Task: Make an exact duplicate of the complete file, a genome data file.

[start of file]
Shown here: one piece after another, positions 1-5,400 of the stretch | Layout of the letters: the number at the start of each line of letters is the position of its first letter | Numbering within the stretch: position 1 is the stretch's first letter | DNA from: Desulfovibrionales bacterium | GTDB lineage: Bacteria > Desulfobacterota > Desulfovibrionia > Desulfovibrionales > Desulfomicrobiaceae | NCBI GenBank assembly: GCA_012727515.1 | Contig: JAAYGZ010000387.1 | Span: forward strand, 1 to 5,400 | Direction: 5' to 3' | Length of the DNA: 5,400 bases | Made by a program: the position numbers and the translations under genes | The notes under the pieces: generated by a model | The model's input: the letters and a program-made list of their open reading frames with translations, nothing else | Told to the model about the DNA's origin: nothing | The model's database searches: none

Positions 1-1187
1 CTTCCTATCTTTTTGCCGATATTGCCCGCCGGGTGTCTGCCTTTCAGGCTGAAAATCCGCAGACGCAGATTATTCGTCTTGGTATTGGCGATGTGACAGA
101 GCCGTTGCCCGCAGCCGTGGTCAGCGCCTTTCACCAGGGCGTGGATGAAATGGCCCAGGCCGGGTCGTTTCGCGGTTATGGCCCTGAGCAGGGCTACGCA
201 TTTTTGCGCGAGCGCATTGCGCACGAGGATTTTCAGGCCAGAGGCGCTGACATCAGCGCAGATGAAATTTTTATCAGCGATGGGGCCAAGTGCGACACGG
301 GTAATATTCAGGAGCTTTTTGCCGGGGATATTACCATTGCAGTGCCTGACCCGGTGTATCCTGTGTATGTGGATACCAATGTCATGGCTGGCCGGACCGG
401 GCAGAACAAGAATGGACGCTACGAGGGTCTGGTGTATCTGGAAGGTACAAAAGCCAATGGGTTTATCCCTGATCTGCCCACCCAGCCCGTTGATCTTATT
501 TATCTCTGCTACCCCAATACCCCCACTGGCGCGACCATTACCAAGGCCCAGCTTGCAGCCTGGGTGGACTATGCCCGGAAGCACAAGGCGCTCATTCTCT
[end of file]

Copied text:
Shown here: one piece after another, positions 1-5,400 of the stretch | Layout of the letters: the number at the start of each line of letters is the position of its first letter | Numbering within the stretch: position 1 is the stretch's first letter | DNA from: Desulfovibrionales bacterium | GTDB lineage: Bacteria > Desulfobacterota > Desulfovibrionia > Desulfovibrionales > Desulfomicrobiaceae | NCBI GenBank assembly: GCA_012727515.1 | Contig: JAAYGZ010000387.1 | Span: forward strand, 1 to 5,400 | Direction: 5' to 3' | Length of the DNA: 5,400 bases | Made by a program: the position numbers and the translations under genes | The notes under the pieces: generated by a model | The model's input: the letters and a program-made list of their open reading frames with translations, nothing else | Told to the model about the DNA's origin: nothing | The model's database searches: none

Positions 1-1187
1 CTTCCTATCTTTTTGCCGATATTGCCCGCCGGGTGTCTGCCTTTCAGGCTGAAAATCCGCAGACGCAGATTATTCGTCTTGGTATTGGCGATGTGACAGA
101 GCCGTTGCCCGCAGCCGTGGTCAGCGCCTTTCACCAGGGCGTGGATGAAATGGCCCAGGCCGGGTCGTTTCGCGGTTATGGCCCTGAGCAGGGCTACGCA
201 TTTTTGCGCGAGCGCATTGCGCACGAGGATTTTCAGGCCAGAGGCGCTGACATCAGCGCAGATGAAATTTTTATCAGCGATGGGGCCAAGTGCGACACGG
301 GTAATATTCAGGAGCTTTTTGCCGGGGATATTACCATTGCAGTGCCTGACCCGGTGTATCCTGTGTATGTGGATACCAATGTCATGGCTGGCCGGACCGG
401 GCAGAACAAGAATGGACGCTACGAGGGTCTGGTGTATCTGGAAGGTACAAAAGCCAATGGGTTTATCCCTGATCTGCCCACCCAGCCCGTTGATCTTATT
501 TATCTCTGCTACCCCAATACCCCCACTGGCGCGACCATTACCAAGGCCCAGCTTGCAGCCTGGGTGGACTATGCCCGGAAGCACAAGGCGCTCATTCTCT